The key difference between azeotropic and zeotropic mixture is that dew point and bubble point of an azeotropic mixture intersect whereas dew point and bubble point of a zeotropic mixture are distinguishable.
The terms azeotropic and zeotropic mixtures are highly related to each other since they have opposite properties to each other. Therefore, they have different dew and bubble curve characteristics as well. These dew and bubble curves are drawn in temperature-composition graphs.
What is an Azeotropic Mixture?
Azeotropic mixture is a chemical mixture in which there are liquids having a constant boiling point. This is because the vapour of the liquid mixture has the same composition as the liquid mixture. The boiling point of this mixture can be either higher or lower than any of the individual component of the mixture.
Since the boiling point of the azeotropic mixture is constant, we cannot use simple distillation for the separation of components in this mixture. Therefore, we need to use some other techniques such as using two distillation columns with different degrees of separation or addition of a third compound to the azeotropic mixture in order to change the volatility and boiling point of the components.
What is a Zeotropic Mixture?
A zeotropic mixture is a mixture of liquid components having different boiling points. Since it is the opposite of an azeotropic mixture, we can call it a non-azeotropic mixture. Due to the differences in their boiling points, individual components do not undergo evaporation or condensation at the same temperature. Therefore, the mixture is in a temperature glide. The phase changes of the liquid components take place in a series of temperatures rather than at the same temperature.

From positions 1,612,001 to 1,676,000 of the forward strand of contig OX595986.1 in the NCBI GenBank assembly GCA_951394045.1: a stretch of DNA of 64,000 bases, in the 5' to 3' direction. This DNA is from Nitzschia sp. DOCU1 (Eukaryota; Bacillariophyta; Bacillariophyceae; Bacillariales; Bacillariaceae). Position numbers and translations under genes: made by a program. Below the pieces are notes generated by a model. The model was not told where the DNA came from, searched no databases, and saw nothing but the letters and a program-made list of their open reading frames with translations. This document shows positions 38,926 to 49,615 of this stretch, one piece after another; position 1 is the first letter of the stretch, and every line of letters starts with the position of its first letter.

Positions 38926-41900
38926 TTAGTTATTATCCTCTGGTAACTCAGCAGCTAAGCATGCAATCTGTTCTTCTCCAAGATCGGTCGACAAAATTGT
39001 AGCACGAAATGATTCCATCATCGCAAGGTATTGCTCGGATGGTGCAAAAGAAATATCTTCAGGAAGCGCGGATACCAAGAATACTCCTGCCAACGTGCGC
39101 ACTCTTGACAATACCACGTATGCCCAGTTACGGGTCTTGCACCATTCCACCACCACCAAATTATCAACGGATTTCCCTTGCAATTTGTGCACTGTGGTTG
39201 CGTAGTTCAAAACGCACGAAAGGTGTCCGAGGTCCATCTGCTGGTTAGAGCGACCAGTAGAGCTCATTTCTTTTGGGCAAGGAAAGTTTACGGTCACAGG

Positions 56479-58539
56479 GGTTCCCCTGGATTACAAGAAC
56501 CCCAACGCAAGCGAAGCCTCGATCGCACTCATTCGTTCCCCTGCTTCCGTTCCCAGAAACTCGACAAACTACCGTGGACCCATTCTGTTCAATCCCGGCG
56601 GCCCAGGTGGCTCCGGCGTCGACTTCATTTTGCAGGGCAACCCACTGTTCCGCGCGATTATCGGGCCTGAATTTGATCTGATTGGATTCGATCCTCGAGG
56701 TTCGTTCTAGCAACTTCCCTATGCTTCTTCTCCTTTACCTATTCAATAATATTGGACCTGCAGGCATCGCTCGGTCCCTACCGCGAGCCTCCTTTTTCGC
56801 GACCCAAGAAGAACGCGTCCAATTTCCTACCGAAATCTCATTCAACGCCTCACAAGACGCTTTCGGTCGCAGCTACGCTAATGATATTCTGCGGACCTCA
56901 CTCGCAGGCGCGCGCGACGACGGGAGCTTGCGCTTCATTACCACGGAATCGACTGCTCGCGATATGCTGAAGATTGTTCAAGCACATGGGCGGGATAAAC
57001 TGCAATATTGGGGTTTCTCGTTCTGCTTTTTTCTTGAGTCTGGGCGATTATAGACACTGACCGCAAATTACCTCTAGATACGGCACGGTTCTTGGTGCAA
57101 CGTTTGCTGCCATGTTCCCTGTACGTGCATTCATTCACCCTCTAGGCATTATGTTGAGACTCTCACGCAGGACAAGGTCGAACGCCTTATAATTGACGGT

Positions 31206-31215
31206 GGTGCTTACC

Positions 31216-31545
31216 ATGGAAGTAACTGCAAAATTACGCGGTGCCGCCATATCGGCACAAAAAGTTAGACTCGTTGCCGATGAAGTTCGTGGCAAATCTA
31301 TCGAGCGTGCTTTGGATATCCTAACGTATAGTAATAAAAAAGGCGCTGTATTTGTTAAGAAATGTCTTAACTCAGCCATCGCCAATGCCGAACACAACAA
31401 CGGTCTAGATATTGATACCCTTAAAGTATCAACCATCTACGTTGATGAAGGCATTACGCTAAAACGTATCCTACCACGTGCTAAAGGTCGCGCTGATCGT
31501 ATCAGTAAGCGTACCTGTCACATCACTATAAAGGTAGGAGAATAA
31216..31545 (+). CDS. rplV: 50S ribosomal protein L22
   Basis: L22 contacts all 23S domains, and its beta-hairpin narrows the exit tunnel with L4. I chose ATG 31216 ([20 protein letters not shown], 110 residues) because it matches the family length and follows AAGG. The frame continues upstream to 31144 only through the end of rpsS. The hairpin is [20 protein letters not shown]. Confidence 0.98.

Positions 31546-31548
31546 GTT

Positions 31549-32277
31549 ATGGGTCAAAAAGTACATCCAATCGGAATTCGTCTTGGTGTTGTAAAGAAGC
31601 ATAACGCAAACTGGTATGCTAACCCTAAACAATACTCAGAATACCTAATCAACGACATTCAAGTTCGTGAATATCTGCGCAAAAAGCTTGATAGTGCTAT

If we draw a temperature vs. composition graph for a zeotropic mixture, we can observe the boiling temperatures of the components between bubble point and dew point. The bubble point is the temperature at which the first bubble of vapour forms. Dew point is the temperature at which condensation takes place. The temperature vs. composition graph shows how the composition of liquid and vapour changes upon boiling, condensing and at temperatures in between them. An example of a zeotropic mixture is a mixture of ethane, methane, nitrogen, propane and isobutene.
What is the Difference Between Azeotropic and Zeotropic Mixture?
Azeotropic and zeotropic are opposite terms. The key difference between azeotropic and zeotropic mixture is that the dew point and bubble point of an azeotropic mixture intersect, whereas the dew point and bubble point of a zeotropic mixture are distinguishable. That means, we can clearly see two points as the bubble point and dew point in the graph of temperature vs. composition in zeotropic mixtures, but for an azeotropic mixture, these points lie across each other.
Following is a summary of the difference between azeotropic and zeotropic mixture.
Summary – Azeotropic vs Zeotropic Mixture
The terms azeotropic and zeotropic are opposite to each other. The key difference between azeotropic and zeotropic mixture is that the dew point and bubble point of an azeotropic mixture intersect, whereas the dew point and bubble point of a zeotropic mixture are distinguishable.
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